We are both from small towns where we both grew vegetables alongside our families as kids, so living in a concrete jungle, we got the itch to create a space where we could get our hands dirty again in some soil.  In NYC there is so much empty space on rooftops so we felt like it would be the perfect spot to grow our own urban farm.

 

What do you do with the abundance of food that you grow?

We enjoy it mostly between the two of us, as I freeze and can everything to last us months.  Even though tomato season mind end in September, we can still enjoy fresh tomato sauce in May which is pretty cool.  I also share with our friends and neighbors.

 

Do you face any obstacles with your rooftop farm?

Being on a roof we have to deal with strong winds and a very reflective rooftop.  We have to get creative with ways to protect it.

 

If someone else wanted to get started with a similar project, what you would you recommend they do first?

Start small and don’t get discouraged.  Figure out what works and try new methods.  Our containers we started with in the first year of the garden are not the containers we use now, but they were the first step to get us there.  Also, not all plants are going to work out  but just live and learn.  Trust me, I’ve cried more than once.

 

Do you need a written plan of some sort to start gardening?  Do certain vegetables need to be started at a certain time in order to be in the proper growing season?

I have a seed calendar on my blog:  http://brooklynfarmgirl.com/seed-calendar/  It’s more specific to the Northeast.

Given all the recipes that you introduce regularly on your website, you have a passion for cooking.  Where did that come from?

I don’t really know.  My mom cooked as a kid but she was more a out of the box macaroni and cheese mom.  I think I just get the passion from wanting to learn and wanting to make something from nothing.  With growing all our vegetables it’s made me really search for new ways to enjoy and preserve them.

Any suggestions for someone who does not cook well (some people have tried everything) to get better?

The internet is your Oyster.  There’s a how to video on anything!

 

farmgirl-catLet’s talk about your family – your beautiful cats.  Is introducing a new cat to the family easy, or were there challenges with each new introduction?

We live in a open loft space so introduction to new cats is pretty quick, we can’t exactly quarantine for days or weeks.  With that said, all our cats get used to each other quickly and like all cats, they’ll bond over food. J

 

Your website is so very interesting.  You speak on a variety of different subjects.  How or when did you decide to live such an open and vocal life? 

I consider my blog my own personal blog.  It’s not a gardening blog, not a cooking blog, not a beauty blog, but it’s just my life.   I work as an artist, but I garden often and I cook dinner every night.  I’m  obsessed with cats.  I like pretty clothes and nails.  Sometimes I think this can be confusing to my readers as perhaps most of them are into one of those things, but I try to have the same voice across all categories and bring them all together.  Besides, who doesn’t love cats?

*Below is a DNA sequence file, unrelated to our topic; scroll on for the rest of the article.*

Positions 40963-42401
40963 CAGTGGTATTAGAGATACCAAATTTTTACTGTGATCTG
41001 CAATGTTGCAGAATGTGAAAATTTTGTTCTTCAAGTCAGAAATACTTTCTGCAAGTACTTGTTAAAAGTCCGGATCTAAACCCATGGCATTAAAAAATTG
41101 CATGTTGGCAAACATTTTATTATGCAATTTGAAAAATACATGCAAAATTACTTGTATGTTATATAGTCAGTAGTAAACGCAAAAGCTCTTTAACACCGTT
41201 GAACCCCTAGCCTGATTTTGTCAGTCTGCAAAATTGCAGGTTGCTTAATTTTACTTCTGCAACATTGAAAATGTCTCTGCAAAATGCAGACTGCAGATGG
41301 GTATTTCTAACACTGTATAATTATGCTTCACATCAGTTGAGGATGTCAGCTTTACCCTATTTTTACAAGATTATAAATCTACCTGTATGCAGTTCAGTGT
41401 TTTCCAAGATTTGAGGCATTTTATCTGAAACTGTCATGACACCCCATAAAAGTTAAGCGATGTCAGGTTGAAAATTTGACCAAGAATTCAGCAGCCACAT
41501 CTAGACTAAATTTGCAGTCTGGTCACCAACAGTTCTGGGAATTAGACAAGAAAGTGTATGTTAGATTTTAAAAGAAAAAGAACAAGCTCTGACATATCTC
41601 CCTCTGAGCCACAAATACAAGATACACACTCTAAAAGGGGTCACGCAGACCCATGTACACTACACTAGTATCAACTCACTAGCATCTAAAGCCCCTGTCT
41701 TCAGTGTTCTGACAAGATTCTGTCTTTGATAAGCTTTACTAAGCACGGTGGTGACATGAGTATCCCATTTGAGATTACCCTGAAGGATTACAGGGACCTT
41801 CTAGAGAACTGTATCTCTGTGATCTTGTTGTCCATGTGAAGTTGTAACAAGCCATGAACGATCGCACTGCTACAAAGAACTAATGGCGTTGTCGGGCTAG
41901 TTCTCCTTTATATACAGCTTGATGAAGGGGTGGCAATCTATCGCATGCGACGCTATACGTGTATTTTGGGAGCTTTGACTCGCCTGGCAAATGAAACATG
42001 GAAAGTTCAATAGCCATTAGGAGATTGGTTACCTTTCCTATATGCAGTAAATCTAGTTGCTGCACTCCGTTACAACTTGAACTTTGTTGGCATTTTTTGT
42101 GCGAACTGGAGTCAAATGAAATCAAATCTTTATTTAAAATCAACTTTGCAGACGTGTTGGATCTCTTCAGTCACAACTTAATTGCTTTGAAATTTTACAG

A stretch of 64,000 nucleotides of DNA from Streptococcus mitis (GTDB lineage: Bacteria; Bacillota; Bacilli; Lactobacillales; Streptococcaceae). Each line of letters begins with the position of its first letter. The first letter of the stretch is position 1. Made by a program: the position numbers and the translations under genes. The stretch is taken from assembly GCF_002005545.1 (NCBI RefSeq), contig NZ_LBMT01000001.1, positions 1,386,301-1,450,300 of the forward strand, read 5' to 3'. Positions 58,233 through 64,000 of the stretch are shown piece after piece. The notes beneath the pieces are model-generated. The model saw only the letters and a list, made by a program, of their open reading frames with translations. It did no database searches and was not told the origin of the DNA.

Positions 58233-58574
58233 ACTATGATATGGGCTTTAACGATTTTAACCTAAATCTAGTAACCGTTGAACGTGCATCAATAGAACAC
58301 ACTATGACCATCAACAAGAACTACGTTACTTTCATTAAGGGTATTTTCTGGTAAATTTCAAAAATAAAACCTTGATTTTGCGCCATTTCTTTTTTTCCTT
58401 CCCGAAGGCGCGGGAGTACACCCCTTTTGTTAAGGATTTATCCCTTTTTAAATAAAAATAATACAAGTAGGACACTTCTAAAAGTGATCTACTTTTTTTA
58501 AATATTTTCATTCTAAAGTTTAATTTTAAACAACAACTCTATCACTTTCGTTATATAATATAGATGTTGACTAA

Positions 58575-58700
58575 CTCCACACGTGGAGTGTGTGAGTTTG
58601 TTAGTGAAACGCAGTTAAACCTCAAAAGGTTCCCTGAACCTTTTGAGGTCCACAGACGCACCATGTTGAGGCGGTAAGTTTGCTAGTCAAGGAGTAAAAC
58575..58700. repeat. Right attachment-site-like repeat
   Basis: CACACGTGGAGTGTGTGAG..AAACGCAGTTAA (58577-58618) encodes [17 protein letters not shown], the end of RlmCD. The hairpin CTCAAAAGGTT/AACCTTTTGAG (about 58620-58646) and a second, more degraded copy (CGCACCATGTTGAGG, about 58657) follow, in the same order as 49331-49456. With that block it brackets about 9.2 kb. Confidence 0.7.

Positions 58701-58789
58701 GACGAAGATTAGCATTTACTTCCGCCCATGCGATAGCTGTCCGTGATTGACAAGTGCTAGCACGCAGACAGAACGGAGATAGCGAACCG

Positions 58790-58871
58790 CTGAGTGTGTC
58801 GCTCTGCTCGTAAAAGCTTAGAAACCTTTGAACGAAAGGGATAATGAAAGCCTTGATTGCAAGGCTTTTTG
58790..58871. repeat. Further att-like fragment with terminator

showcase-flowersHow did you and your husband create such a successful art company? 

We just worked really hard and continue to do so today.  We both come from blue collar families so artist was never an occupation we heard growing up.  It still confuses our families on how we make a living.

 

You seem to be so full of happiness and optimism.  What gives?  How do you do that?

I’m just like everyone else, I get happy and I get sad.  I think there’s many blogs out there that try to put on this “always happy, my world looks like a perfect pinterest board” but I think that’s really discouraging to readers and has to be emotionally draining on the blogger.  I just try to be me and share things that I think might cause other people happiness.

 

 For more information (and those great recipes we mentioned):

http://BrooklynFarmGirl.com

Reed+Rader.com

 

Success in Love, Music & Business – Kim Wright

A dual interview with husband and wife team – Daysahead.

“Daysahead revives the spirit of the golden era of bands from the 70′s & 80′s criss-crossing rock, jazz, and soul into a sound that’s both contemporary and timeless….an air-tight band and a bewitching front woman. Daysahead gets straight-ahead funky.” (Michael Heyliger, RhythmFlow)

Daysahead was founded by husband and wife duo guitarist/producer/songwriter Steve Wright (Richmond, VA) & vocalist/lyricist/songwriter Kim Wright (Baton Rouge, LA) in 2003. Steve & Kim’s unique approach to songwriting, arranging, and powerful performances has attracted a diverse and loyal following of fans from around the world.

 

You and Steve met in 2003. What came first – the music or the love? If it was love, how did the two of you decide to work on music together? If it was music first, it would make sense that love naturally followed…

Kim: The music came first. We were musicians in a back-up band for an artist who was based out of L.A. but wanted to put an east coast band together based in Atlanta. I was hired to sing Soprano (I’m a natural Alto), and Steve was hired as her lead guitarist. During rehearsals Steve says he was drawn to my voice and tonal quality (here’s where I start blushing). One day after rehearsal he asked if I wanted to get together to write and demo some songs to sell. I was totally down! I thought that Steve was (and of course still is) a great musician with a beautiful tone, is very melodic, and just technically diverse and amazing. The first song we wrote together was “You Move Me”…..after the form, melody, and some of the lyrics were written we both looked at each other and were like this is too good to give away. Steve then asked if I wanted to start a band together! I gave an emphatic “YES.” I was really looking for a writing partner who got me and wanted an active music career as much as I did…the piece of heaven would’ve been for this magic man and I to be romantically involved as well. In walks Mr. Wright. ;-) The lyrics morphed from my very thoughts of wanting a sincere love and active music career. We went on our first date shortly after that session….and got married at a lovely B&B in the North Georgia Mountains in 2011.